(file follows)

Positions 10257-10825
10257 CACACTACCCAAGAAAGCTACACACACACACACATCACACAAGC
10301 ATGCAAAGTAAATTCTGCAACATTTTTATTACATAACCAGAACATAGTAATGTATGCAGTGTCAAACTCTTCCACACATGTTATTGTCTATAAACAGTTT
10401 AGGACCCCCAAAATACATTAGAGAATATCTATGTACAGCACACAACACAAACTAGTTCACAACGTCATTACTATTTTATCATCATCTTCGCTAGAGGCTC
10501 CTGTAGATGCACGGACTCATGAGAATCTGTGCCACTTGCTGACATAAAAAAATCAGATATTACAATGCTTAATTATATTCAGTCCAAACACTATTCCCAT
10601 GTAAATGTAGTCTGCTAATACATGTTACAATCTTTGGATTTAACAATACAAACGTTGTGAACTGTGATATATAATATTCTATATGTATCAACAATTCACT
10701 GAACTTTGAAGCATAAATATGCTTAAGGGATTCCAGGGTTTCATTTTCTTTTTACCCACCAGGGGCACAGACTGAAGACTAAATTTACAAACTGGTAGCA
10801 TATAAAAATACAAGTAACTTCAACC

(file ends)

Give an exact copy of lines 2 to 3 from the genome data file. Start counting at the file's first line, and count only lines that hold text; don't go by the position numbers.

10257 CACACTACCCAAGAAAGCTACACACACACACACATCACACAAGC
10301 ATGCAAAGTAAATTCTGCAACATTTTTATTACATAACCAGAACATAGTAATGTATGCAGTGTCAAACTCTTCCACACATGTTATTGTCTATAAACAGTTT